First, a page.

tue 16/04/2024

Albums of the Year 2022: Wet Leg - Wet Leg | reviews, news & interviews

Albums of the Year 2022: Wet Leg - Wet Leg

Albums of the Year 2022: Wet Leg - Wet Leg

Although our writer admits it's really one of many contenders

The year's indie success story

Actually, Spotify tells me the album I’ve streamed most this year is Motordrome, the third album by Danish pop star MØ. When I reviewed it back in January I was underwhelmed by its doleful moodiness, but, showing how wrong a quick couple of listens can be, something about its vaguely remorseful, indie-tinged, girl-pop melancholy grabbed me deeper than I’d realised and kept drawing me back.

Some years, my Album of the Year is clear and obvious. It’s the one that stands head-and-shoulders above the rest, listened to with giddy addiction. 2022 has not been such a year. In all honesty, my Album of the Year could quite as easily be MØ or a number of others mentioned below, but, in the end, I plumbed for Wet Leg since it publicly bestrode the last 12 months more than any of my other choices.

Again, the Isle of Wight act’s eponymous debut did not initially impress. Its songs and sound struck as derivative but, as time passed, the pastiche aspect faded and the sheer glorious tunefulness shone through. It’s an album, also, that defines the interlink between “BBC 6Music dads”, the bald old coots who prop up the gig circuit – I suppose I’m one, even if I don’t listen to the station – and a younger generation listening to bands who magpie-pick the long history of recorded popular music in a post-modern manner. It’s not just the monster songs such as “Chaise Longue”, “Wet Dream” and “Ur Mum”, either; the entire album is peppered with gems, from closing motorik slowie “Too Late Now” to the pining indie-pop wit of “Loving You” to driving opener "Being in Love".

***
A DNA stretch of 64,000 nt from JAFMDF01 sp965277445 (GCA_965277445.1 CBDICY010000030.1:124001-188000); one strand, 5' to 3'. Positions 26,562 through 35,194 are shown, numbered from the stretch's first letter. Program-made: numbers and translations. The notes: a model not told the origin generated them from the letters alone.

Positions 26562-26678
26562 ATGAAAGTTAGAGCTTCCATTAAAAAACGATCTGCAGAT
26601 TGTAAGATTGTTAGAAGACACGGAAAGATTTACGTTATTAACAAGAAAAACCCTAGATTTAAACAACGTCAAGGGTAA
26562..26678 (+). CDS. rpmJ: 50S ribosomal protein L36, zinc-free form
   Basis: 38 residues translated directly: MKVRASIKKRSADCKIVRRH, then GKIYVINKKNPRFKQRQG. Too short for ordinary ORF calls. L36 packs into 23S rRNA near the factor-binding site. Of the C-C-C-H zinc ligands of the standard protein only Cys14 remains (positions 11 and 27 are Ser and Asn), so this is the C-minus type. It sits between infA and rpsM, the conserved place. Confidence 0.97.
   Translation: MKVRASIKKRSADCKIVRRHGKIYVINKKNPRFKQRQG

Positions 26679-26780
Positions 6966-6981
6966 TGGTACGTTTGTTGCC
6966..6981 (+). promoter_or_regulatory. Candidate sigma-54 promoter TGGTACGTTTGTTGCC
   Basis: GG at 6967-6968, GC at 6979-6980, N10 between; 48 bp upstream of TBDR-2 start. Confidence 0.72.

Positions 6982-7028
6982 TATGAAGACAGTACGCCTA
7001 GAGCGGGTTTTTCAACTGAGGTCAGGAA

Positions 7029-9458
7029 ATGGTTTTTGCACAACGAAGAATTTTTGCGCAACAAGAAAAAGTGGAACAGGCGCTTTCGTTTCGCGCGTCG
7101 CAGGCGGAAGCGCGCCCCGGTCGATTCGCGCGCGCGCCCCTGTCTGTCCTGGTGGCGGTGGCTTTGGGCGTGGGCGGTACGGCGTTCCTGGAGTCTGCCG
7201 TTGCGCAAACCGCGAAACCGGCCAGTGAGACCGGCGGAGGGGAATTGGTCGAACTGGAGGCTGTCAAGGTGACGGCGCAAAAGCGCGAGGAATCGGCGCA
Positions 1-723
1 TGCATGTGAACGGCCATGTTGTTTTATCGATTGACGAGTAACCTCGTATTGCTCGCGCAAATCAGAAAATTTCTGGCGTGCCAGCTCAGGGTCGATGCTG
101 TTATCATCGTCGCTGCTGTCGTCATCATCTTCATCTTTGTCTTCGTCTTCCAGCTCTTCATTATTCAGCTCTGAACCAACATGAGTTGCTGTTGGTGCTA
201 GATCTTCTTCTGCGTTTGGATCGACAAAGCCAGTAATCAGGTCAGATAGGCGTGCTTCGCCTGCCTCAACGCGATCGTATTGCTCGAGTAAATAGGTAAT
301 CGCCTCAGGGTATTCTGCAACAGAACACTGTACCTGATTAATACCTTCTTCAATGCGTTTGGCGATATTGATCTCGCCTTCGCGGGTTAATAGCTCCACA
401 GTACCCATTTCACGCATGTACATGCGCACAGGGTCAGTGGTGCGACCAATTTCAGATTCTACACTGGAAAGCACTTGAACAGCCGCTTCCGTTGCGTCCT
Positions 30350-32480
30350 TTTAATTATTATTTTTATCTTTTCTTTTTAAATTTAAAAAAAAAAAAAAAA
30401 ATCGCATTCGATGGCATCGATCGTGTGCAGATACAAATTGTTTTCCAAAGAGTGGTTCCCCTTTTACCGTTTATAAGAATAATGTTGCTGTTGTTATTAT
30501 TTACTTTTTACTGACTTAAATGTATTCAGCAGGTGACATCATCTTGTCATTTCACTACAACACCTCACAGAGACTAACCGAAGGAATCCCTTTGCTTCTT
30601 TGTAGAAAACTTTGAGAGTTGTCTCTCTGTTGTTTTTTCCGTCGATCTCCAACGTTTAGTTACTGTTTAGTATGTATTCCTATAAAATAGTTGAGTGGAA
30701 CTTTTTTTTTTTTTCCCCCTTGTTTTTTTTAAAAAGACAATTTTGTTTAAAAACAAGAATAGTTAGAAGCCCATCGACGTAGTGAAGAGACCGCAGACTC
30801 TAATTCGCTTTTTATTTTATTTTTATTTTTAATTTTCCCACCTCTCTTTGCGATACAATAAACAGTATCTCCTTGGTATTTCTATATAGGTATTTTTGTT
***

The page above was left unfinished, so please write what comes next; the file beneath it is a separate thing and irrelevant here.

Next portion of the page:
Equally worthy of attention are... the twangy, feminist country-rock of Canadian singer Tami Neilson's Kingmaker, the psychedelic doom-metal space-rock of underrated Welsh originals MWWB’s The Harvest, the propulsive Afro-futurist indie fusion of Congotronics International’s Where’s the One, the sharp, angry, smart Ian Dury-esque songs of James Domestic's Carrion Repeating, and, for sheer fun, Beyoncé’s clubland frolic, Renaissance.

The song of the year? That’s easy, and does stand head-and-shoulders above the rest. “Doomscroller” by Metric. Yet more Canadians! A 10 minute epic in three parts and a raging lament for our times that I’ve howled along to at righteous 3.00 AM debauches with friends on more than one occasion.

Two More Essential Albums from 2022

MØ - Motordrome

Tami Neilson - Kingmaker

Musical Experience of the Year

It could have been The Prodigy’s spirit-rousing Keith-less return at Brixton Academy in July, one of the hottest days of the year rendering it an insane sweat-cauldron; it could have been the Black Cat Amigos at Halloween in Berkhamsted Civic Centre, wherein their frontman, a friend, reappeared in storming form after five years away due to desperate afflictions; and it could have been Fab Macca at Glastonbury, disproving the doubters, in fine voice, with a set packed with classic Beatles tunes and special guests; but, in the end, it has to be rising Welsh outfit CVC playing the Latest Bar at the Great Escape Festival in May in Brighton. I’ve heard nothing they’ve recorded that sounds faintly as exciting as the playfully off-the-hook, tight-as-spandex, Seventies-flavoured rock they pull off live. They’ve an album in January so we shall see…

Track of the Year

Metric – “Doomscroller”

Below: Watch the video for "Doomscroller" by Metric

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